By Matthys Van Leeuwen
The residents of Burien have voiced their opinions, and it seems that in this year’s election, their voices carry decisive weight. Typically, approximately 50 percent of the votes are evenly distributed across different precincts on election night. From a scientific standpoint, these initial results should reasonably reflect the final outcome, especially when there is only a 1 to 2 percent difference. This pattern generally holds true when examining results from other local elections in King County, such as Kirkland, Sammamish, or Enumclaw. The science of polling suggests that a small sample can provide a clear and indicative prediction of the ultimate result. When 50 percent of the actual vote is evenly collected from various precincts, it constitutes a robust polling approach.
However, since the 2017 election, there have been significant and consistently one-directional swings in the City of Burien. The explanation provided is that progressives tend to vote later. Is it plausible that procrastination and progressiveness are linked? This notion raises skepticism, particularly when observing swings among progressive candidates. For instance, in the primary, Cydney Moore swung to the second position, displacing Rut Perez in the days following election day – both being progressive candidates. In the 2021 election, progressive candidate Sarah Moore did not experience the swing, whereas another progressive candidate, Hugo Garcia, achieved the swing necessary to tip the election in his favor.
As a scientist and former auditor, these patterns are perplexing, and, in fact, raise a red flag. This prompted me to attempt an audit of the 2021 election, only to find that elections in Washington State are not auditable. Simultaneously, I uncovered several loopholes that could account for these swings. Loopholes, legal methods to circumvent the law for better results, are akin to those in international taxation that I explored in my thesis. While some loopholes are eventually closed over time, new ones emerge. It seems lawmakers intentionally leave room for loopholes in election laws, which raises questions about their purpose.
Let’s delve deeper into the loopholes in the election process. Taking care of an elderly neighbor goes beyond merely checking on her; it involves tasks like collecting her mail, often including delivering items to the Post Office. On one occasion, she entrusted me with her ballot to drop off, which I did on a Monday. However, concerns arose later about whether it would reach the Election Office in time. Although I second-guessed myself for not utilizing the ballot box, checking the ballot status reassured me that it had been counted. This situation revealed a potential loophole. What if the ballot had been dropped in the mailbox after 8 PM PST on Tuesday? The postage-prepaid envelope used for returning the ballot lacks a timestamp, making it challenging for the Election Office to determine when it was deposited.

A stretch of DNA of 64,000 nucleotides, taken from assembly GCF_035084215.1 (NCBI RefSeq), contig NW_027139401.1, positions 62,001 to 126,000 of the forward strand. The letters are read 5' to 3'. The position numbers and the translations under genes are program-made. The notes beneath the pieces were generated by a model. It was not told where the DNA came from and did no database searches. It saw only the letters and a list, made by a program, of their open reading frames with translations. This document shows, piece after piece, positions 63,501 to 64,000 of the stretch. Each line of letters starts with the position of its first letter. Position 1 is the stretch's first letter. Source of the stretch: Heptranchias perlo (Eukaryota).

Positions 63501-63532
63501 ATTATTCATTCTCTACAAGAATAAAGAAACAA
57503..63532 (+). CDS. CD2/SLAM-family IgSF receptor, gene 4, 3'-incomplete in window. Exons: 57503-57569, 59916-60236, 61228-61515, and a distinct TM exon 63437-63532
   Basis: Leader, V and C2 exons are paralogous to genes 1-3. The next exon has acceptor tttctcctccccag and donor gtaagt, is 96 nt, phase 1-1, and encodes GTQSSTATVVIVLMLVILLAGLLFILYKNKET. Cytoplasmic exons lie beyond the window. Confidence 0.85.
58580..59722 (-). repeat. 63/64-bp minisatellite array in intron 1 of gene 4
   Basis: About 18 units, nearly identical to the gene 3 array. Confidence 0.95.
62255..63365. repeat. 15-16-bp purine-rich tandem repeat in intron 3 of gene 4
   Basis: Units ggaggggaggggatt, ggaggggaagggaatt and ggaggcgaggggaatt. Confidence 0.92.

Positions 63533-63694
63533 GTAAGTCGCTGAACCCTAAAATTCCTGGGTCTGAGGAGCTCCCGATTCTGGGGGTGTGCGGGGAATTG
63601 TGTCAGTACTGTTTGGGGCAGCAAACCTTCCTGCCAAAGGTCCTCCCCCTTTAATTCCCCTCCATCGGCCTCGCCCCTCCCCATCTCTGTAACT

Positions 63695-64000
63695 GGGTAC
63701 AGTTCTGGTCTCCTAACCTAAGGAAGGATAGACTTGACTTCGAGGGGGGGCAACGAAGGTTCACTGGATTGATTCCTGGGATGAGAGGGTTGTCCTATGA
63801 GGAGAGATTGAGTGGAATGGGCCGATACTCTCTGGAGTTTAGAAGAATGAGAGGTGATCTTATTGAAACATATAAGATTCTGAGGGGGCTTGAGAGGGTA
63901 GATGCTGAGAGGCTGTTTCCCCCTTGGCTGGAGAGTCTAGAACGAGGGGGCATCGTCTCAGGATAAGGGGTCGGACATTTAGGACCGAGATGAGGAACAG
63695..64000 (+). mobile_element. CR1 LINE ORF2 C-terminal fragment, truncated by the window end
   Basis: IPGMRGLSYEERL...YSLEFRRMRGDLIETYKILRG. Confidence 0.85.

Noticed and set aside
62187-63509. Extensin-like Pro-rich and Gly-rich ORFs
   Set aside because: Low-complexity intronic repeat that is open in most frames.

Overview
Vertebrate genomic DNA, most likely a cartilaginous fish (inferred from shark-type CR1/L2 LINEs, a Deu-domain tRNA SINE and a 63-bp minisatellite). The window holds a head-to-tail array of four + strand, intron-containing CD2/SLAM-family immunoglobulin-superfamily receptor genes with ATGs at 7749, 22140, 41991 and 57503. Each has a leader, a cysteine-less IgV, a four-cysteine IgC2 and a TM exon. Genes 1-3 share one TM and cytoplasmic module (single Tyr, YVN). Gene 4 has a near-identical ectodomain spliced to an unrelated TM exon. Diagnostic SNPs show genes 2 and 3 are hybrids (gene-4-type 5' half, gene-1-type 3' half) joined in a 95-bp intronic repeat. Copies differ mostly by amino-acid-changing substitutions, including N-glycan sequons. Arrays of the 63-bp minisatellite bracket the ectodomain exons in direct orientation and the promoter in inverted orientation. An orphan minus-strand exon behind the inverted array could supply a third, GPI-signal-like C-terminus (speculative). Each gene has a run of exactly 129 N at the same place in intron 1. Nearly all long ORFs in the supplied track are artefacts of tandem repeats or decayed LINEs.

Another scenario involves a friend providing me with three signed but unfilled ballots. Contemplating the legality, I sought advice from ChatGPT, which, while a bit hesitant, essentially indicated it was acceptable to fill them out. This train of thought led me to recognize the essence of ballot harvesting.
Ballot harvesting extends beyond simply dropping off a neighbor’s ballot at the Post Office. In this process, the voter essentially cedes the right to vote to the harvester, compromising the foundational principle of one person, one vote—a clear loophole in election law. The challenge arises in controlling the number of harvested ballots, as it cannot be easily monitored. In contrast, my home country employs a different approach, where voters receive a call to vote and obtain their ballot at the polling station. They can bring a maximum of three authorizations from others. These authorized calls to vote essentially parallel harvested ballots, and the voter relinquishes control over what the permittee does with it at the poll. Interestingly, in my home country, a politician’s call for others to vote on behalf of those unable to do so themselves was deemed undesirable by the Electoral Council and labeled as vote pandering. The Secretary proposed amending the law to increase the penalty for vote pandering from one month to six months of jail time!
In the U.S., calling out vote pandering is considered obstructing people’s right to vote, a criminal act. Let’s refer to ballot harvesting as effectively utilizing a loophole for the sake of political correctness. This leads to a contemplation on why certain candidates, especially in closely contested elections, experience swings. What if a political organization maintains a roster of voters who consistently surrender signed, unfilled ballots that they deploy after initial results and deposit in mailboxes to support candidates requiring assistance to sway the outcome? This would be an effective use of an available loophole.
Interestingly, an ongoing lawsuit filed by three nonprofits challenges the state’s practice of disqualifying ballots due to signature mismatches, deeming it unconstitutional. If successful, this lawsuit could equate ballot harvesting to dumpster diving, eliminating the need for signed ballots and allowing retrieval of discarded ones.
Burien is not just adopting Seattle policies but also mirroring Seattle’s election result trends. In Seattle City District 2, Tanya Woo led with over 54% on election night, yet three days later, she trails her opponent Tammy Morales by 300 votes. Conversely, in the City of Kirkland, the percentage of votes for all candidates has remained relatively consistent. Fortunately, statistical patterns are maintaining their integrity in Kirkland – a fact that is crucial, particularly considering the city is home to a substantial Google office.